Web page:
• Skipping needed health care: In expansion states, the gap between blacks and whites in being able to afford needed health care narrowed by two percentage points, compared to one point in nonexpansion states. 

ACA Improved Access to Health Care for Black and Hispanic Adults; Whites Still Do Better

According to the Commonwealth Fund report, blacks and Hispanics across the country made historic gains in their ability to access health care following the Affordable Care Act’s full implementation. Even states that did not expand Medicaid saw improvements, as people gained coverage through the health insurance marketplaces. Between 2013 and 2015, an estimated:

  • 2 million more black adults and 3.5 million more Hispanic adults had health insurance;
  • 2.4 million fewer black and Hispanic adults reported that cost prevented them from visiting a doctor when they needed to; and
  • 3.8 million more black adults and Hispanic adults had a usual source of health care.

“It’s encouraging to see racial and ethnic disparities in access to health care narrowing,” said Commonwealth Fund President David Blumenthal, M.D. “Improving upon the Affordable Care Act, and expanding Medicaid in all states, will be critical if we are going to see disparities continue to shrink and ensure that everyone can get affordable, high-quality health care.”

Moving Forward

Despite the gains blacks and Hispanics have made, they still have a harder time than whites getting the health care they need and are more likely to be uninsured, skip needed health care because of cost, and go without a regular source of care. As Congress debates how to move forward with the Affordable Care Act and its health insurance marketplaces, the report’s authors say that it is important to keep in mind the millions of black and Hispanics for whom access to care improved as a result of the law.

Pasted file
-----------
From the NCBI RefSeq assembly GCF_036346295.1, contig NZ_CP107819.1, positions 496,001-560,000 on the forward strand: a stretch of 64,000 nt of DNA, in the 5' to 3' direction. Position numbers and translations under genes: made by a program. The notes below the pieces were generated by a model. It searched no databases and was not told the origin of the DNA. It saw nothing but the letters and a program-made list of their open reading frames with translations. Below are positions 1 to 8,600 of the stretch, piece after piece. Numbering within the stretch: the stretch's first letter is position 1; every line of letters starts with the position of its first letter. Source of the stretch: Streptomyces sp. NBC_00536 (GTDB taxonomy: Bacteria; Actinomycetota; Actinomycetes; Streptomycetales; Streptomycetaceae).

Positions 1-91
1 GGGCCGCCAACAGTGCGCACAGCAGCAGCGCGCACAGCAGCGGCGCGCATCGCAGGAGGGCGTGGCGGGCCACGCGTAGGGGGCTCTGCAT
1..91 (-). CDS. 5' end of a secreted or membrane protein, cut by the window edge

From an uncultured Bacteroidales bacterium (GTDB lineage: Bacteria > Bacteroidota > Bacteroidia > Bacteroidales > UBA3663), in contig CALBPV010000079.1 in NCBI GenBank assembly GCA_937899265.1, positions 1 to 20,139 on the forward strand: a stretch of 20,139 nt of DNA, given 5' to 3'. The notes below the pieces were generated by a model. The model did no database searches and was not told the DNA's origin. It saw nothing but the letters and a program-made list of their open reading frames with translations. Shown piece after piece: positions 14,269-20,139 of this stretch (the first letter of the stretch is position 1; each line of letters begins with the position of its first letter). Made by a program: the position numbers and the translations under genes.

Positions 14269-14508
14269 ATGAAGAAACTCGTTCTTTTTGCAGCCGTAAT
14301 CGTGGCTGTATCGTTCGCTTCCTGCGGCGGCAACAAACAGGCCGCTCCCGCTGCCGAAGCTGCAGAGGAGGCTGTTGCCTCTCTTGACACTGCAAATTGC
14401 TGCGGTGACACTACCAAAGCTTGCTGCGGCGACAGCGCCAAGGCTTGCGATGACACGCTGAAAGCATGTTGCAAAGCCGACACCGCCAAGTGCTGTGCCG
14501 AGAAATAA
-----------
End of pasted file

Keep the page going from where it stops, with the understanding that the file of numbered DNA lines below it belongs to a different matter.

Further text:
Indicators and Data Sources:

Percent of uninsured adults ages 19–64. Source: Authors’ analysis of U.S. Census Bureau, 2013, and 2015 1-Year American Community Surveys, Public Use Microdata Sample (ACS PUMS).

Percent of adults age 18 and older who went without care because of cost during past year and percent of adults age 18 and older who did not have a usual source of care. Source: Authors’ analysis of 2013 and 2015 Behavioral Risk Factor Surveillance System (BRFSS).

For this analysis, survey respondents were stratified by their self-reported race or ethnicity: white (non-Hispanic), black (non-Hispanic) or Hispanic (any race). National averages were calculated for each of the indicators listed above, stratified by race/ethnicity. In addition, average rates were calculated for white, black, and Hispanic individuals in 2013 and in 2015 across two categories of states: The Medicaid expansion group included the 27 states that, along with the District of Columbia, expanded their Medicaid programs under the ACA between January 1, 2014, and January 1, 2015; the nonexpansion group comprised the 23 states that had not expanded Medicaid as of that time. Reported values are averages across survey respondents, not state averages. Subpopulation rates were suppressed if unweighted cell counts were less than 50.

Publication Details


Aug 24, 2017


Mary Mahon, Former Vice President, Public Information, The Commonwealth Fund

[email protected]